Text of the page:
Internationally famous for its Mediterranean sea, generous sunshine and natural as well as cultural wonders, the southern city of Antalya is also worth mentioning as a "center of cultural blends." Substantially contributing to this is the Saint Paul Cultural Center, located in the Kaleiçi district
Nearly 13 years ago, Mrs Bultema could only carry out her Sunday prayers within the confines of hotel rooms. Now she and the other Christians living in Antalya have a cultural center, which also serves as a church to the city.
Although the coastal city of Antalya welcomes millions of tourists every year Ğ a number that reached 9 million in 2008 Ğ as well as being home to a great many expats, the city had no renovated church, until a short while ago that is.
Established in 1996 under the motto: "For the good of Antalya and the glory of God," Saint Paul Cultural Center is a multi-faceted community center that serves both foreigners and Turkish residents living in the city.
Also a library
Renate Bultema, the wife of the Pastor James Bultema, warmly welcomed Hürriyet Daily News & Economic Review in the Paul’s Place caf of the center, where you can enjoy various coffees, tea or even smoothies while reading a book.
The Saint Paul Cultural Center also houses a library of approximately 2,500 books. In the library, where books are loaned free of charge, there is a wide selection of books Ğfrom picture books to guide books to help tourists plan their time in Turkey.
"As the only English-speaking community center in the city, St Paul Cultural Center is here to serve Antalya. Besides offering religious services to all those who want to participate, the center also holds English conversation groups, which give the chance to practice one’s English with the native speakers in a comfortable and friendly atmosphere", said Mrs Bultema.
"We also aim to set a coordination among the international community, or foreign expats living in the city. Our ’Monday Morning Monkeys,’ a weekly activity for international mothers, has been specially designed for this. We meet on Mondays from 10.30 a.m. to 11.30 a.m., and share important information that can be useful for everyone", she said.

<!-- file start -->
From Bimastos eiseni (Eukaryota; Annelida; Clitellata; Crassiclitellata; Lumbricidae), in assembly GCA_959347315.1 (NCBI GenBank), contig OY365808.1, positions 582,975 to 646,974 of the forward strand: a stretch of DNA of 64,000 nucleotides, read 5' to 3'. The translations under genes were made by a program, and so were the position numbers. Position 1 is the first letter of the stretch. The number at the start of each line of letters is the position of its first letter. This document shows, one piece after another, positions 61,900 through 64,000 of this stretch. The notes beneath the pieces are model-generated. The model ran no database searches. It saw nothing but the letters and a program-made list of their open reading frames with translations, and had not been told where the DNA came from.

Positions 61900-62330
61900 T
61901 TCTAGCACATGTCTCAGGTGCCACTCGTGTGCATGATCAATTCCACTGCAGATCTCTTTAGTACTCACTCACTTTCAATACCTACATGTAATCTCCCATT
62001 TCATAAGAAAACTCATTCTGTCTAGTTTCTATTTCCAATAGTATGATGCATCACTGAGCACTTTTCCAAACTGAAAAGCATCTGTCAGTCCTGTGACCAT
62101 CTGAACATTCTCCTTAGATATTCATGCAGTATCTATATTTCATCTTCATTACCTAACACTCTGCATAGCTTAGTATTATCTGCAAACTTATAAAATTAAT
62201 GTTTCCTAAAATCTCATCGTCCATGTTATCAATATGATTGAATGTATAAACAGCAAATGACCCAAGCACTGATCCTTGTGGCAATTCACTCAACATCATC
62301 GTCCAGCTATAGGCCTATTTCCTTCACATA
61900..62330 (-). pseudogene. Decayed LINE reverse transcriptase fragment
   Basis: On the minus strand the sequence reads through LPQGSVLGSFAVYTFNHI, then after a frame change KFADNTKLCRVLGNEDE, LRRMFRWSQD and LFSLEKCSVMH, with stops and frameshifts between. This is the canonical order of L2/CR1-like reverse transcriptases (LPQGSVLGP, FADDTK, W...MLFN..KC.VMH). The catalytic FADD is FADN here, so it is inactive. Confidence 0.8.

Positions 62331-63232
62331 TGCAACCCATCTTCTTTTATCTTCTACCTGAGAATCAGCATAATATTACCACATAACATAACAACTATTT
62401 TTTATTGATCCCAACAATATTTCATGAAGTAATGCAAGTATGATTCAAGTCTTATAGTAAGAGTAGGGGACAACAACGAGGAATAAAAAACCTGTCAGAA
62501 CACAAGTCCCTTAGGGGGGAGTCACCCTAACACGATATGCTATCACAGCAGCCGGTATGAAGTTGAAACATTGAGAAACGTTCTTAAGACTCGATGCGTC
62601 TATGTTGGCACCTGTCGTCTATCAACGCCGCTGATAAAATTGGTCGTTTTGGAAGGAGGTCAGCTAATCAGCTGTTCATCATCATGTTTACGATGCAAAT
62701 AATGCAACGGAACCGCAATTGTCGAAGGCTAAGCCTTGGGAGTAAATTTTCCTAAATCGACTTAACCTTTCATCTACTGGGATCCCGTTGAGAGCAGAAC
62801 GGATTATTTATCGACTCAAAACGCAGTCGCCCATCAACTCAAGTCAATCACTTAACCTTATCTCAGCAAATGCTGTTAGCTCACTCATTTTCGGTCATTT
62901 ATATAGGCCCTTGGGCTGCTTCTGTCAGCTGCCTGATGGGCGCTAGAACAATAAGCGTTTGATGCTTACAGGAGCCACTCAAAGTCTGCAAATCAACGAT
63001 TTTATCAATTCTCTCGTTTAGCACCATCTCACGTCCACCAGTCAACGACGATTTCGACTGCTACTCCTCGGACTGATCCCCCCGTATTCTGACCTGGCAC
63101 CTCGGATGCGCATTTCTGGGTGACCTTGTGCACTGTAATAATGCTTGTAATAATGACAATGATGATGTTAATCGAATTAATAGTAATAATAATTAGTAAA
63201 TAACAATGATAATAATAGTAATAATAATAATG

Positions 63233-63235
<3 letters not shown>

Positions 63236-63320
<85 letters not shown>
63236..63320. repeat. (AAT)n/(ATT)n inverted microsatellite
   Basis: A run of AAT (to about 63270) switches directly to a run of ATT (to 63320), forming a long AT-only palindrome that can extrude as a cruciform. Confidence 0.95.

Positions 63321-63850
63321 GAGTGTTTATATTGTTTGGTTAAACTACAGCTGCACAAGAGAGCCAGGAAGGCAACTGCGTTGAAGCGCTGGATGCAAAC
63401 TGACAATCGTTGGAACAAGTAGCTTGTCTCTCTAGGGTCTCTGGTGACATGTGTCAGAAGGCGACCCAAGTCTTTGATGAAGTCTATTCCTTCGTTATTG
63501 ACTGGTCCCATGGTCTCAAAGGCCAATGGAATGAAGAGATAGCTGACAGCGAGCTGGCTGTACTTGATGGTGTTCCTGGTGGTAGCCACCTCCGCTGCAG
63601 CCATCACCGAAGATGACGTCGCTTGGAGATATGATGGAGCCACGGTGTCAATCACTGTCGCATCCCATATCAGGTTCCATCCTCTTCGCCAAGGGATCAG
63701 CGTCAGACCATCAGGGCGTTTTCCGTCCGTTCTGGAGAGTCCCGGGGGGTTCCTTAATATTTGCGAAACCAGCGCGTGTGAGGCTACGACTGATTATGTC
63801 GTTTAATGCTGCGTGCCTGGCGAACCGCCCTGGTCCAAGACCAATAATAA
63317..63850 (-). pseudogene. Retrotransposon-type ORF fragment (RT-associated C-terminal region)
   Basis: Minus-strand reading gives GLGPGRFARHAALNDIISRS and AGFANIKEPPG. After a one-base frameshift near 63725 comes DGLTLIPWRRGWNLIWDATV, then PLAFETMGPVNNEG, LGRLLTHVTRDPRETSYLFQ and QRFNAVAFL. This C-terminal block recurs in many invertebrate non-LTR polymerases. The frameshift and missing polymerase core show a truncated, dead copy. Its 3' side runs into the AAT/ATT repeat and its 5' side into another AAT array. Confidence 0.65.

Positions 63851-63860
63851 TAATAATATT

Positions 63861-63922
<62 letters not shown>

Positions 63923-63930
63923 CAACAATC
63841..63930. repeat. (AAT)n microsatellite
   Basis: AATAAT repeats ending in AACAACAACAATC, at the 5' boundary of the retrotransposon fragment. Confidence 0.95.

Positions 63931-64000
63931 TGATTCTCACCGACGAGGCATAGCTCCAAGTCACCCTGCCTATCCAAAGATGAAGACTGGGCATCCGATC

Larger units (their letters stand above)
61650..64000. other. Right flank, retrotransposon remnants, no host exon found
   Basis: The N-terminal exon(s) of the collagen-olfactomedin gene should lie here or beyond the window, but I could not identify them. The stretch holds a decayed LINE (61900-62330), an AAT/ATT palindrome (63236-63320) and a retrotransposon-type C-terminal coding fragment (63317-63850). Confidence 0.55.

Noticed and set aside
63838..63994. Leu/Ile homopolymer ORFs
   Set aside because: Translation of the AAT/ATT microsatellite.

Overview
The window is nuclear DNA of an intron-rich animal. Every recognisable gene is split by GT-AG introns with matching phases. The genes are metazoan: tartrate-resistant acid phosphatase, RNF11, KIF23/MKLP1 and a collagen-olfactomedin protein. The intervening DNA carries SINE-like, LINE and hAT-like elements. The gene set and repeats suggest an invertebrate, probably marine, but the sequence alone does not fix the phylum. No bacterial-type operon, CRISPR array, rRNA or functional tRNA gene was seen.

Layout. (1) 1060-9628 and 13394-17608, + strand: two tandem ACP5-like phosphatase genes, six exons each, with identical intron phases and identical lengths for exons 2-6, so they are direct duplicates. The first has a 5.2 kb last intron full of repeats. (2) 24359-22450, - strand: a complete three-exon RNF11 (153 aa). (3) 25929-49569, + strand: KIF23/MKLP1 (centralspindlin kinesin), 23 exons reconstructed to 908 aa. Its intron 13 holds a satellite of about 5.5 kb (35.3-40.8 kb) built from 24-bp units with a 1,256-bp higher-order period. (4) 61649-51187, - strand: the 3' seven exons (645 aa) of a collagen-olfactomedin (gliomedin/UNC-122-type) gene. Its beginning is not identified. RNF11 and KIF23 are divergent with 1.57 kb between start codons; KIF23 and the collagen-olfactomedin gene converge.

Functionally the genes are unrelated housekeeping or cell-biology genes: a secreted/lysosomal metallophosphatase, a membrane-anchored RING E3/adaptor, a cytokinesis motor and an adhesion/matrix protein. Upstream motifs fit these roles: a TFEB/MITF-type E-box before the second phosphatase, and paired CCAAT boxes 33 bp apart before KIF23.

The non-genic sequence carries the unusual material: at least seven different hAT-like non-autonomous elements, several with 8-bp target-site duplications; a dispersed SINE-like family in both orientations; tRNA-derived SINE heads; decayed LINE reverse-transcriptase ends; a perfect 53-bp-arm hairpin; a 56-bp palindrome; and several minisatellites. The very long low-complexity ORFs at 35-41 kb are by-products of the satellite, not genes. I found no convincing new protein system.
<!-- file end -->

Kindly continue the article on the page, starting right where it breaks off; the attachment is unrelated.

The Bultemas came to Turkey at the beginning of the 1990s. For the first 5 years they lived in Istanbul, where Mr Bultema served at the Union Church of Istanbul.
In 1996, the couple decided to move to Antalya to start an international church in the city. At the beginning, they met in various hotels because they had no regular venue in which to gather. Then the Antalya Municipality offered them to build a cultural center, which can also operate as a church. They bought the land in Kaleiçi and built the Saint Paul Cultural Center.
Regarding the difficulty they faced during this time in Turkey and Antalya, Mrs Bultema said they did not have any major problems during the foundation and settlement processes, and the Turkish people welcomed them.
’Catholic or Orthodox, everyone is welcome’
Highlighting that Antalya was an open city and that it would be more difficult to start such a cultural center in the eastern or Black Sea regions of Turkey, Mrs Bultema further noted: "Whether Catholic or Orthodox, everyone from all nationalities and backgrounds is welcome to our center".
The Saint Paul Cultural Center is also visited by Turkish people who have at sometime or other in their lives decided to convert to Christianity, as well as those who just come and participate in the services out of curiosity.